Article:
A recent study by Deloitte highlighted various factors that are increasingly affecting compliance risk management among organisations.
The study reiterated that managing Compliance Risk remains a high priority for organisations across the Middle East North Africa (MENA) region. While there has been progress in the fight against bribery and corruption in recent years, organisations in the region still lag behind in adopting Anti-Bribery and Corruption (ABC) policies.
Industry research reveals increased cyber security threats in the Gulf Cooperation Council (GCC) region, which is manifested in the banking malware in the United Arab Emirates (UAE) and recent phishing attacks in Saudi Arabia. Also, despite the current global focus on cyber security issues including hacking, data losses, breaches and other information leaks, organisations across the Middle East still do not have formal cyber security initiatives in place. These challenges are among the topics discussed in the summer 2015 issue of Deloitte’s quarterly publication, the Middle East Point of View (ME PoV).
“Managing financial crime risk remains one of the most important challenge organisations in the Middle East face going forward,” explains Mandy Green, Director, Forensic Services at Deloitte Corporate Finance Limited (regulated by the Dubai Financial Services Authority), in her article “Managing compliance risk – Where are you now?”
“The need for compliance officers to anticipate regulatory change, think smarter about managing the associated risks and maintain the visibility of regulatory efforts on the C-suite agenda has never been greater. Similarly, regulators need to support organisations by providing robust regulatory support for managing the fight against financial crime. Only then will we see the tide of regulatory change turn,” she added.
Dr. Hatim El Tahir, Director, Islamic Finance Knowledge Centre at Deloitte Middle East talks about asset management in “Rise of the Eurosukuk market – An alternative financing and investment platform”. He says that Eurosukuk market is an “emerging niche market that will arguably create other subsector opportunities in Europe and elsewhere in the world where there are mature and well-regulated debt capital markets.”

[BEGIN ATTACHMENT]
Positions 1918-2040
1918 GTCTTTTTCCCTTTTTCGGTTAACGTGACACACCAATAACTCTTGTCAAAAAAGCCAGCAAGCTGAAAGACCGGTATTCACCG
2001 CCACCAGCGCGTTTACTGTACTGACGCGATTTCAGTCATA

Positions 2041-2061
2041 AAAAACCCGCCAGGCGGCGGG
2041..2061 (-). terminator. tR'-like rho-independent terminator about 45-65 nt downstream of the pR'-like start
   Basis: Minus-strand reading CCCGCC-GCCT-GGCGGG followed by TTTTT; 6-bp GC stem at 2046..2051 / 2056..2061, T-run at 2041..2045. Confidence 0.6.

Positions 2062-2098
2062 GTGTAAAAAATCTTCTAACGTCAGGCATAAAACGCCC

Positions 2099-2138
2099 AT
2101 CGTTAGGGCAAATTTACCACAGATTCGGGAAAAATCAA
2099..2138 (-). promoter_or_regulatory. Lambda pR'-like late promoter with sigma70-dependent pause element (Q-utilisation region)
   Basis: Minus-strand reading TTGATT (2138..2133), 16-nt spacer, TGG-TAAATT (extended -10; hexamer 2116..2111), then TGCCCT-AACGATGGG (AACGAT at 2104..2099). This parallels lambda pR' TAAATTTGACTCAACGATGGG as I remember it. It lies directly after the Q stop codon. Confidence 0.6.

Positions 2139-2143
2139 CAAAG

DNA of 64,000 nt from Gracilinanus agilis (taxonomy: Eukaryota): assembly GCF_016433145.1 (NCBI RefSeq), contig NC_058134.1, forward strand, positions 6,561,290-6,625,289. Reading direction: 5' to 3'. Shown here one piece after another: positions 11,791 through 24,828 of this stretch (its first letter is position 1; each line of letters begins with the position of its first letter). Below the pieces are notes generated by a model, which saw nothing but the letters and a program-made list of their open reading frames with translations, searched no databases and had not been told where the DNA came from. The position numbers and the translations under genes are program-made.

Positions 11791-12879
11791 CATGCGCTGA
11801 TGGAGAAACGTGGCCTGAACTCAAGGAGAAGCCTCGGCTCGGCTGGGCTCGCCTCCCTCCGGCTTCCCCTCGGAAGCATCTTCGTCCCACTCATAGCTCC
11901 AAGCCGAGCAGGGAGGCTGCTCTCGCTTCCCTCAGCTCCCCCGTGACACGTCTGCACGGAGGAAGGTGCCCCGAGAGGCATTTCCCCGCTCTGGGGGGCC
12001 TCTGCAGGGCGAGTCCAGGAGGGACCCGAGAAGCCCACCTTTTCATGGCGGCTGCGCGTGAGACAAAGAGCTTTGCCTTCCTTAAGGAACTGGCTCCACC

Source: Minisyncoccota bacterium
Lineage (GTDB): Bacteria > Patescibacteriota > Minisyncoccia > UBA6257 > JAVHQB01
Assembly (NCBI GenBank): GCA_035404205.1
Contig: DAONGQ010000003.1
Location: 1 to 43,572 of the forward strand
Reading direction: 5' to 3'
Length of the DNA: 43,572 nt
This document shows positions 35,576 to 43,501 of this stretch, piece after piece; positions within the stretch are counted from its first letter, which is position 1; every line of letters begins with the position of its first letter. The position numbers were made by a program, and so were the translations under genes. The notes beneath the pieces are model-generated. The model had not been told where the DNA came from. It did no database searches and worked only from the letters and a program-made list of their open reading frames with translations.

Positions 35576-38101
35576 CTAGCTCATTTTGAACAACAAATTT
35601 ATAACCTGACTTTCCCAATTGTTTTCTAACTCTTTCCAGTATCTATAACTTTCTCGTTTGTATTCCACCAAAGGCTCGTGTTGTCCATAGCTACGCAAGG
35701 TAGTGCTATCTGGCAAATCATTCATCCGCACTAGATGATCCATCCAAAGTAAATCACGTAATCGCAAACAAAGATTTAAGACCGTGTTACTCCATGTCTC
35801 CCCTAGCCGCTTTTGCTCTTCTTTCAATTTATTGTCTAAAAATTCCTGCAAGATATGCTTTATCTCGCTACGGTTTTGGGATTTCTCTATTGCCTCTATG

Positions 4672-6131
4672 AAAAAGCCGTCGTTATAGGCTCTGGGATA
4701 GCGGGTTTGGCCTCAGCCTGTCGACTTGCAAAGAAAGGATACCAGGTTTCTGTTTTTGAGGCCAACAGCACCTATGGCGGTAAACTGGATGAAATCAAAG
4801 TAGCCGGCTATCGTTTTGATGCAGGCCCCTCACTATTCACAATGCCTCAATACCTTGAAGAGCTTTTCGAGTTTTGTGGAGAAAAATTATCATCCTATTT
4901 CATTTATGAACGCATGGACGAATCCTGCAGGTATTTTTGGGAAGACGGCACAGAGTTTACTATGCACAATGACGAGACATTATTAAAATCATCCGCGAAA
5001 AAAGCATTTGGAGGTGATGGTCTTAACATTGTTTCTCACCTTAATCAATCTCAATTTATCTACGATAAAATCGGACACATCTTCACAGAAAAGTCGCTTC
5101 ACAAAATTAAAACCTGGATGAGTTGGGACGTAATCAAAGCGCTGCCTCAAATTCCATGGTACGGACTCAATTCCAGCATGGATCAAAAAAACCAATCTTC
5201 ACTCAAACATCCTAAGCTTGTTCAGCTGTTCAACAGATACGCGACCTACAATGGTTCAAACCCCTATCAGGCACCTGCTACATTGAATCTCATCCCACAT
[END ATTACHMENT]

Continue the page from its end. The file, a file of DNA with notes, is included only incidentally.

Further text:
Cynthia Corby, Partner, Construction industry leader at Deloitte Middle East, in “The beat goes on”, declares that political instability in the region does seem to be affecting investment in construction. “Despite lower oil prices, the forecast for construction projects awarded in the Gulf Cooperation Council (GCC) countries in 2015 is the highest on record. In fact, continuous government spend on infrastructure and capital projects is expected to drive the demand and growth of the building construction material industries in the GCC region,” she said.
The summer issue of the ME PoV publication also explores other hot topics in the region including investing in Sub-Saharan Africa, social media, family business, knowledge management, and fund transfer pricing.
In “Investing in Sub-Saharan Africa – The next frontier for Middle East investors?” Declan Hayes, Managing Director, Transaction Services at Deloitte Corporate Finance Limited, and Karin Hodson, partner in Deloitte South Africa, argue that “investors from the region are increasingly recognizing the significant opportunities that Africa offers.” They consider the benefits and risks that include political instability and humanitarian disasters such as the Ebola outbreak.
In “Are you safe”, Fadi Mutlak, Partner, Cyber Security leader at Deloitte Middle East, says that as growth and diversification opportunities are sought, what lies at the heart of the organisation’s strategy could also be feeding the cyber risks the organisation faces.
Hani Khoury, Partner, and Elias Maayeh, Senior Manager, Enterprise Risk Services at Deloitte Middle East, write in “The time is now” about the risks associated with the use of Information Technology whether for growth or exposure. While the social media surge in some parts of the Middle East exceeds certain global averages, its use is a “double-edged sword” exposing organisations to “risks related to data, technology, people and structure.”
In “We’re going on an IPO!”, Martin Pierce, Managing Director, and Yaser Al Dahoud, Manager, Transaction Services at Deloitte Corporate Finance Limited, highlight certain Initial Public Offering (IPO) challenges to family businesses and how to mitigate them.
Ziad Zakaria, Director, Consulting, Deloitte Middle East, discusses in “Distinguishing fact from fact”, learning to differentiate between data, information and knowledge as key to understanding Knowledge Management, which spurs organisations to achieve competitive advantage.
In “Spread the risk”, Farid Massoud, Audit Principal, at Deloitte Middle East, explores the risks of long-term business service offerings that challenge the banking sector to enhance its performance management competencies through better management experience, and stronger and efficient credit controls.